Playbill Poll: The Greatest Plays of the 20th Century -- Part 5

News   Playbill Poll: The Greatest Plays of the 20th Century -- Part 5
 
The American Film Institute recently published a list of the 100 greatest American films "of all time," though the film industry is scarcely more than a century old.

The American Film Institute recently published a list of the 100 greatest American films "of all time," though the film industry is scarcely more than a century old.

Here is your chance to pick what you believe to be the greatest stage plays of the 20th century (musicals included). Submissions can be from any country, in any language. The original production must have occured during the 20th century.For ease of processing, please pick what you believe to be the FIVE best plays of the 20th century, with a brief description why. We'll be unable to post more than five choices per person, so make them good. Simple lists of titles won't be posted. You must briefly explain your choices. These will become a permanent part of the Playbill On-Line archive.

Please post responses to Managing Editor Robert Viagas.

Playbill On-Line thanks all who took the time to write. Owing the number of responses, we have created this fifth file of results:

From Ken Wright:
1) THE SHADOW BOX by Michael Cristofer. Often misproduced in the last ten years or so (it was often used as an "AIDS play" before good plays on that topic had been penned), it may take a while before folks remember how good this show is. Universal themes of mortality and hope.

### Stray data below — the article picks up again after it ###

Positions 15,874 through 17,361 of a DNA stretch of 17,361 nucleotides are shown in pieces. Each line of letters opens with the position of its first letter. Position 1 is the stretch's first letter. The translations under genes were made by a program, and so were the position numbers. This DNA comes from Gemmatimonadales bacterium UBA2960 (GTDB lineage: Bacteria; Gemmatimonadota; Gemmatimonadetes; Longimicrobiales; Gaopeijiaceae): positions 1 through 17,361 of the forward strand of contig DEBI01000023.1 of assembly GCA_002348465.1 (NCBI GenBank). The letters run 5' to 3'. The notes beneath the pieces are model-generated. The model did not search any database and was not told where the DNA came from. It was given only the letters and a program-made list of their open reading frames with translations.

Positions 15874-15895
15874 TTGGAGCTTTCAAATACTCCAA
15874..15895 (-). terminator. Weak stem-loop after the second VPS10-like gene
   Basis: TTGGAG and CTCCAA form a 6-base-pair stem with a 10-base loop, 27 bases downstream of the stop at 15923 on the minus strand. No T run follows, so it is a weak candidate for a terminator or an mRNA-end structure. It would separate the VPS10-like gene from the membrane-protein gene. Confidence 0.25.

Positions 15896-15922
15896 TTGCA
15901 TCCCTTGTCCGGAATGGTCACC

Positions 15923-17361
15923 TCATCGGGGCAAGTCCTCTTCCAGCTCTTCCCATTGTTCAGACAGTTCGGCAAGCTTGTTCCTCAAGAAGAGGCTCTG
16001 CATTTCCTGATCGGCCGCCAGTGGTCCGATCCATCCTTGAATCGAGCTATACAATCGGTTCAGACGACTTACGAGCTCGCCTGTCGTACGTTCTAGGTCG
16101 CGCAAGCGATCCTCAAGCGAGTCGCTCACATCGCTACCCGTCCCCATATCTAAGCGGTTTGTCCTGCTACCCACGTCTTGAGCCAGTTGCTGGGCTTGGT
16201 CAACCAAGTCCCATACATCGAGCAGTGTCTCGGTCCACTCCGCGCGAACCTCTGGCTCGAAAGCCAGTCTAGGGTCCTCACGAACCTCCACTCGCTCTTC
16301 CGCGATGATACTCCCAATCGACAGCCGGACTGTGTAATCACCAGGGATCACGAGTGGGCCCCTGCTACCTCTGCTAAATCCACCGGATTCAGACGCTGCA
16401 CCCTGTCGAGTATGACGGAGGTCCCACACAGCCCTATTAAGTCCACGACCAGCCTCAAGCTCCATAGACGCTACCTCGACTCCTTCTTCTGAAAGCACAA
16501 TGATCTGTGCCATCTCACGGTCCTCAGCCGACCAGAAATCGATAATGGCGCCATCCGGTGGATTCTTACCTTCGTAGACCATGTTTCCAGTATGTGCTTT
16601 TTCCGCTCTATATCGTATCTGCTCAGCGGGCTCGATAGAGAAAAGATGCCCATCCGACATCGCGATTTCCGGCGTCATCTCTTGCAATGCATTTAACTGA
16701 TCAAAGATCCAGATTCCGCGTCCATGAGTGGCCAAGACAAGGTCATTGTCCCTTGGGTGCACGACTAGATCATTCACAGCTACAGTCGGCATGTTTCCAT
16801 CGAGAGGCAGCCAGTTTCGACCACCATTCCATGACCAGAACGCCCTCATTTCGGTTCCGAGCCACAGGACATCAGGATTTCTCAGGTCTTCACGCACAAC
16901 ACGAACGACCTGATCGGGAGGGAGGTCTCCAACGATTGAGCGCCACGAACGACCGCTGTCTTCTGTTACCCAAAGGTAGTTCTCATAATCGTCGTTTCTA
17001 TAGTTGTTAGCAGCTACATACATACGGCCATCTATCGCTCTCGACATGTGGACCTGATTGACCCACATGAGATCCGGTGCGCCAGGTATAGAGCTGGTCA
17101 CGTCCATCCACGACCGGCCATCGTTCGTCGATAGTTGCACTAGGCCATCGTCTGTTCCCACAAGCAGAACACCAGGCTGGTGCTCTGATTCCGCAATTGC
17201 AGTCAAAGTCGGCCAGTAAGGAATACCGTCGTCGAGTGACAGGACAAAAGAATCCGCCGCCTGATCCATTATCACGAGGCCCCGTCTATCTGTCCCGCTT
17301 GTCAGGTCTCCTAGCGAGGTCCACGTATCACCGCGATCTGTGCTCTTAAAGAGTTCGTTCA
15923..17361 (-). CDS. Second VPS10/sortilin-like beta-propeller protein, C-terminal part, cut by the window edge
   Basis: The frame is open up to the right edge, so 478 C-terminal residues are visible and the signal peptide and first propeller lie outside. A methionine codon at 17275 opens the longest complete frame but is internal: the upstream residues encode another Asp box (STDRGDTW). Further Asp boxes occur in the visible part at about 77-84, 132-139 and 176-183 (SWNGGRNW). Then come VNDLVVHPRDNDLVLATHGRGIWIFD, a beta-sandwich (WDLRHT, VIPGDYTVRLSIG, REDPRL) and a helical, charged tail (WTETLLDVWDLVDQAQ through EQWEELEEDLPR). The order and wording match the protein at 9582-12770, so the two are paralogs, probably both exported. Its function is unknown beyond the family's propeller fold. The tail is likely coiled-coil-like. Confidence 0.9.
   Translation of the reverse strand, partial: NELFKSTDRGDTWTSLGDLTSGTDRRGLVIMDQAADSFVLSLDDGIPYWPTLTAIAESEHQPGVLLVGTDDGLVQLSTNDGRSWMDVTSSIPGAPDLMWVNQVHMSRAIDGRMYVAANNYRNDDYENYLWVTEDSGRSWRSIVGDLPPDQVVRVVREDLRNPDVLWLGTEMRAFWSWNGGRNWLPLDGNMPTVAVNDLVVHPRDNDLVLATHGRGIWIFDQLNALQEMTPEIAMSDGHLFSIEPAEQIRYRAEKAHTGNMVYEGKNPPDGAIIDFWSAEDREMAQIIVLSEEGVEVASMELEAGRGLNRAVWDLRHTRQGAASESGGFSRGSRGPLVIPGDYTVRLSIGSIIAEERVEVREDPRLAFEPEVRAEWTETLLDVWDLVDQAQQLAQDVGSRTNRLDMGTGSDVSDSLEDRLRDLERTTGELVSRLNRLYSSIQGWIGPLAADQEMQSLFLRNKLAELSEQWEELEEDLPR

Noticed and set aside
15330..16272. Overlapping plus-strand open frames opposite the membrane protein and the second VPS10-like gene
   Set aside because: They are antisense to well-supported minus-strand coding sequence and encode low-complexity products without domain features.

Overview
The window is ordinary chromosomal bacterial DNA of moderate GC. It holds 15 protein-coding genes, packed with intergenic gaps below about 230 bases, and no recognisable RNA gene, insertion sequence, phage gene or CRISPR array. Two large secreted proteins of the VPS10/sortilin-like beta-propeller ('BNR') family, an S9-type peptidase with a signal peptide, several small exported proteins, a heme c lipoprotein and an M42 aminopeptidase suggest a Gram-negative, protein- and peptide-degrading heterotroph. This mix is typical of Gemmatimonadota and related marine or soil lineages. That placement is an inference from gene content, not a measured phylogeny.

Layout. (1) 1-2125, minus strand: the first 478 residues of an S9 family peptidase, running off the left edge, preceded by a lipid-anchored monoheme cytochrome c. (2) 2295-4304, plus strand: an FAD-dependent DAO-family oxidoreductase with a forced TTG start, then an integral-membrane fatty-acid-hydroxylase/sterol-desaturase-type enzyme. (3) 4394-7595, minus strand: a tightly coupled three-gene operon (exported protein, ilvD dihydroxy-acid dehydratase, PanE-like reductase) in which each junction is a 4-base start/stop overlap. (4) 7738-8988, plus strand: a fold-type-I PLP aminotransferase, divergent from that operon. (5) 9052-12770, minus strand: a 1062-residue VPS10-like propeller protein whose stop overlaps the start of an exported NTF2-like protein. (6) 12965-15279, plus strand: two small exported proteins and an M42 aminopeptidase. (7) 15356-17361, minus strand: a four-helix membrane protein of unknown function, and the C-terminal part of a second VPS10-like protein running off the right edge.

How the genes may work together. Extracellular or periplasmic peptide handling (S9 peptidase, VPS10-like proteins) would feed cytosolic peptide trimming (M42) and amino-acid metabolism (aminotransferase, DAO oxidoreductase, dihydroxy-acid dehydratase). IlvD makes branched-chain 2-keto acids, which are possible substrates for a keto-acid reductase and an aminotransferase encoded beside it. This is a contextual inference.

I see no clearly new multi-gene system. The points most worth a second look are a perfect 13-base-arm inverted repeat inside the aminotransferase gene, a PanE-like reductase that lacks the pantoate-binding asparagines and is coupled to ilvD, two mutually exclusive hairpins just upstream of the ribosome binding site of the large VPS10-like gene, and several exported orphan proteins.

2) THE CRUCIBLE by Arthur Miller. Not everyone's pick for best or favorite Miller play, but the mob mentality captured in the play is an example of human nature that affected events in this century (i.e. Nazi Germany and the Fascist states, McCarthyism, etc.), and therefore I think this play will stand the test of time better than his other works.
3) EQUUS by Peter Schaffer. He keeps writing the same play over and over, but I think he told it best with horses.
4) THE WOOLGATHERER by William Mastrosimone. A truly underrated playwright, he often explores human nature and universal themes while seemingly looking at a niche of mankind. This play is a great love story of our time, and has much to say about the alienation created by our society for those people who don't have white picket fences around the front yard. Sheer poetry.
5) 2 by Romulus Linney. Another often-ignored playwright. 2 takes a grim look at the darker side of human nature, and we are forced to recognize two things: a) For every evil, maniacal leader, there is a follower, and b) the face of evil can be very warm and charming, even friendly.
I have stayed away from Williams and O'Neill because they are obviously going to get many votes (and deservedly so), and I feel they will be remembered for their respective bodies of work rather than one or two plays. The same could be said of Miller, but why should I be consistent?


From Jake Witlen (fantom@frii.com):
I believe that the question at hand is a very difficult one to answer as there have been so many influential plays on not only the American society and theatre scene, but also on a world level. Here are my choices for the best of the 20th! 1. WAITING FOR GODOT-Samuel Beckett. The happenings of Vladmir, Estragon, Lucky, and Pozzo prove to be universal in their quest for the existentialist view on life. Their antics of what life and death truly amount to seem to be a quintessential part of society today!